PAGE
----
+++ Opinion +++
TV programming can be horrific, and some films underscore that quite literally. In Wes Craven’s “Shocker”, for example, a murderer sentenced to death becomes pure electricity and prefers to travel to his victims via TV programs. The absurd zapping through the various TV programs is clearly the highlight of the film for me. And that’s exactly what another film ingeniously took to explore it in full length:
In “Stay Tuned,” a married couple is sucked into television programming by a demonic satellite dish, where it has to suffer devilishly nasty parodies of shows, films and series. The result is weird, evil, and silly in the best way, which is why, as a teen, I adored watching the film whenever it was on TV. Unfortunately, he hardly had any other fans, which is why it was difficult to get him for home cinema for a long time. But those times are over now!
» “Stay Tuned” on DVD and Blu-ray at Amazon*
After “Stay Tuned” was released as a limited media book at the end of 2020, it is finally getting a larger, regular edition as standard DVD and standard Blu-ray. Hopefully this will reduce the inhibition threshold for film fans to watch this rather unknown spooky fun!
The hapless Roy Knable (John Ritter) is addicted to television – much to the annoyance of his wife Helen (Pam Dawber), who is already considering divorce. One evening, the TV salesman Spike (Jeffrey Jones) stands in front of the couple’s mat and gives them a high-tech home cinema “to try out” with which 666 programs can be received.
What Roy and Helen don’t realize is that Spike is the devil’s emissary and the home theater is a diabolical trap. It sucks the couple into the TV where the couple must endure 24 hours as part of the Hell program or lose their soul to the devil..
Anyone who loves “Gremlins”, let alone its insane sequel, should be part of the “Stay Tuned” target group. Because director Peter Hyams tries to do a similar “Everything goes, nothing has to!”Clash from a diabolical delight in destruction, monstrosities and chaos on the one hand, and childish puns, slapstick and cartoon pacing on the other. While “Stay Tuned” doesn’t reach the heights that Joe Dante achieves in his “Gremlins” films, there would be no shame in calling “Stay Tuned” a handsome, hilariously enjoyable finger exercise in imitating Dante’s style.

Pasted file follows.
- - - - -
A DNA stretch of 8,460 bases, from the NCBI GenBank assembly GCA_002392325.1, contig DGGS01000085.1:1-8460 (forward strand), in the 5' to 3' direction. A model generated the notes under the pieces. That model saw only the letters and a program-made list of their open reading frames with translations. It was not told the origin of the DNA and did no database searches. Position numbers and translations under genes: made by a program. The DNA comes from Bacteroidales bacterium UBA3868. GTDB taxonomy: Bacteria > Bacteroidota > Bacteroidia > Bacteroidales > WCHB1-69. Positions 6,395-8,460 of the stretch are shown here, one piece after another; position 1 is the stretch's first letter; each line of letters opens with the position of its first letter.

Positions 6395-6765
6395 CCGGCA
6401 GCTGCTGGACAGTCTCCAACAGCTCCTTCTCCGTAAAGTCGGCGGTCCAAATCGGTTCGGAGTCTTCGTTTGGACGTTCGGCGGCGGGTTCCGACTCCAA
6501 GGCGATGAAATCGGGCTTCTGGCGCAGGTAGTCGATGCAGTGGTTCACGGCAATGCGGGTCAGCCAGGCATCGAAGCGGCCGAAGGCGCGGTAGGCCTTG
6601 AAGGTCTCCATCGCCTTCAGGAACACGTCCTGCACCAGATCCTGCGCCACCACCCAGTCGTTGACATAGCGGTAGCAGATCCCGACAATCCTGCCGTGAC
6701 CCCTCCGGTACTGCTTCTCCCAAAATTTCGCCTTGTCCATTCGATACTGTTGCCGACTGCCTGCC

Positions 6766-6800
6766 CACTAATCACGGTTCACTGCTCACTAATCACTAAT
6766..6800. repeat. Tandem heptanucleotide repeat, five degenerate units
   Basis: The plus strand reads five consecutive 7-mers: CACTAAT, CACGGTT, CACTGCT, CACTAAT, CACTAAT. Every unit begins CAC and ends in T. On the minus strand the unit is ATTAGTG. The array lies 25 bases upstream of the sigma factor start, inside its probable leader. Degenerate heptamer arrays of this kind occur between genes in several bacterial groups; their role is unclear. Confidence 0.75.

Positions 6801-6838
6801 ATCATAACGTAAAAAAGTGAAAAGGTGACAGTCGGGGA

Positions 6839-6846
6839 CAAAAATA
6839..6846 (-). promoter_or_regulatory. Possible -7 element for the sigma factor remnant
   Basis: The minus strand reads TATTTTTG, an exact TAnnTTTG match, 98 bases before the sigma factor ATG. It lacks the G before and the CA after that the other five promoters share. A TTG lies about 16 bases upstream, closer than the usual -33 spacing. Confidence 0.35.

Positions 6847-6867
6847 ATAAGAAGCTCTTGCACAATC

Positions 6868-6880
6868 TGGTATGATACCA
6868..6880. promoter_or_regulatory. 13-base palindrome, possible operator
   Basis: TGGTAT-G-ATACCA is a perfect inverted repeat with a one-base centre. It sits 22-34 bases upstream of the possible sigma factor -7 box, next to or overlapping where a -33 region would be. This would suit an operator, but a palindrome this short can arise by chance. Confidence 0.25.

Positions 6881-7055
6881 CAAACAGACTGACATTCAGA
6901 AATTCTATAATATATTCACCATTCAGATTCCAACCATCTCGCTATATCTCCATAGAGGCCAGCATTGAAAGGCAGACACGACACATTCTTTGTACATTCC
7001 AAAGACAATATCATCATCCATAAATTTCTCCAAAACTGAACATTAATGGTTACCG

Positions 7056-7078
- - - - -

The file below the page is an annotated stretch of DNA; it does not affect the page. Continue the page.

Especially since “Stay Tuned” has one thing in common with “Gremlins 2”: In both films, cartoon legend Chuck Jones temporarily takes over the reins, i.e. the animator who is responsible for countless short films with Bugs Bunny, Daffy Duck & Co., which are known for their wealth of ideas, famous for their speed and irreverence. No wonder I was so fascinated by “Stay Tuned” as an old cartoon fan at the time…
But “Stay Tuned” also has a lot up its sleeve for film fans who don’t have a penchant for cartoons: The parodies on “The Exorcist”, “Rosemary’s Baby”, “A Terribly Nice Family”, “For a Fistful of Dollars” and many more, which are integrated into the story many more productions swing fun from corny parties to biting persiflage to creative silliness. And the sets have a rough, quirky charm, as do the witty, grotesque effects.
You can tell that Tim Burton was being considered for the directing position, and it’s also noticeable throughout that the main idea of screenwriters Jim Jennewein and Tom S. Parker was: What if Monty Python had made “Dance of the Devils”? And these days, “Stay Tuned” even doubles as nostalgia fodder for zapping times, as well as a cautionary reminder of why being dependent on linear TV was pretty annoying.
*The links to the Amazon offer are so-called affiliate links. If you make a purchase through these links, we will receive a commission.